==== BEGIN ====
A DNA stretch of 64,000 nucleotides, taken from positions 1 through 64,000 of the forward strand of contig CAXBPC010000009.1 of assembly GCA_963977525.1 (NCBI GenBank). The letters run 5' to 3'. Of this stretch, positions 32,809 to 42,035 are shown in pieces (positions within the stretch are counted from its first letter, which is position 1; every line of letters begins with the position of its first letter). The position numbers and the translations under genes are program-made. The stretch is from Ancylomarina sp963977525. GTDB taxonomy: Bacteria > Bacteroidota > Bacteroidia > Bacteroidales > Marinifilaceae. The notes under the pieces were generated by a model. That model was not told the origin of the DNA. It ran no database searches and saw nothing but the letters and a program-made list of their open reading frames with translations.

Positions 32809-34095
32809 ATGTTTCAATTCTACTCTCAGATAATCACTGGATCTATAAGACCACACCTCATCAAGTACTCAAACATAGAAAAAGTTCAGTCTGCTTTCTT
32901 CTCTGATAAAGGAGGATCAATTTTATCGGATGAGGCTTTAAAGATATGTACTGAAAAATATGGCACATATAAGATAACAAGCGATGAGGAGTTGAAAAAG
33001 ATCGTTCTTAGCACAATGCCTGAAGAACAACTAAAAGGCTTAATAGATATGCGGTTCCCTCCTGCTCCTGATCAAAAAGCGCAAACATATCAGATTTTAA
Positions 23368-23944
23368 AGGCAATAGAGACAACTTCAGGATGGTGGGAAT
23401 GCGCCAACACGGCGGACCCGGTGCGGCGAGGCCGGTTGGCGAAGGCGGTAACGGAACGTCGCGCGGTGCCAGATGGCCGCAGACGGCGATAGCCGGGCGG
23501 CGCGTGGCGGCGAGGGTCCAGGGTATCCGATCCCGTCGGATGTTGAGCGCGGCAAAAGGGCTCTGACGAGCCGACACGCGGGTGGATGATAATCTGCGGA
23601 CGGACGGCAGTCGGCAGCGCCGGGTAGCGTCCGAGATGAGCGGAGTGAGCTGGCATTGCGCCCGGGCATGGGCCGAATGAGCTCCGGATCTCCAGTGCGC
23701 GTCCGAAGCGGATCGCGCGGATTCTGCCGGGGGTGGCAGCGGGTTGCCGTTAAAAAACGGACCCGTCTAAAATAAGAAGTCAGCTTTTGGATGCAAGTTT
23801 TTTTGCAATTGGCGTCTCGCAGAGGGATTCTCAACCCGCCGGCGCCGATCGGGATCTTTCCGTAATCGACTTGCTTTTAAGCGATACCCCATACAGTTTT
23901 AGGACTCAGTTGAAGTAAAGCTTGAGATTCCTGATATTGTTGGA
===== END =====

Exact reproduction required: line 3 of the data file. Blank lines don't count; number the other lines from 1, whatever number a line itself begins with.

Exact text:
32809 ATGTTTCAATTCTACTCTCAGATAATCACTGGATCTATAAGACCACACCTCATCAAGTACTCAAACATAGAAAAAGTTCAGTCTGCTTTCTT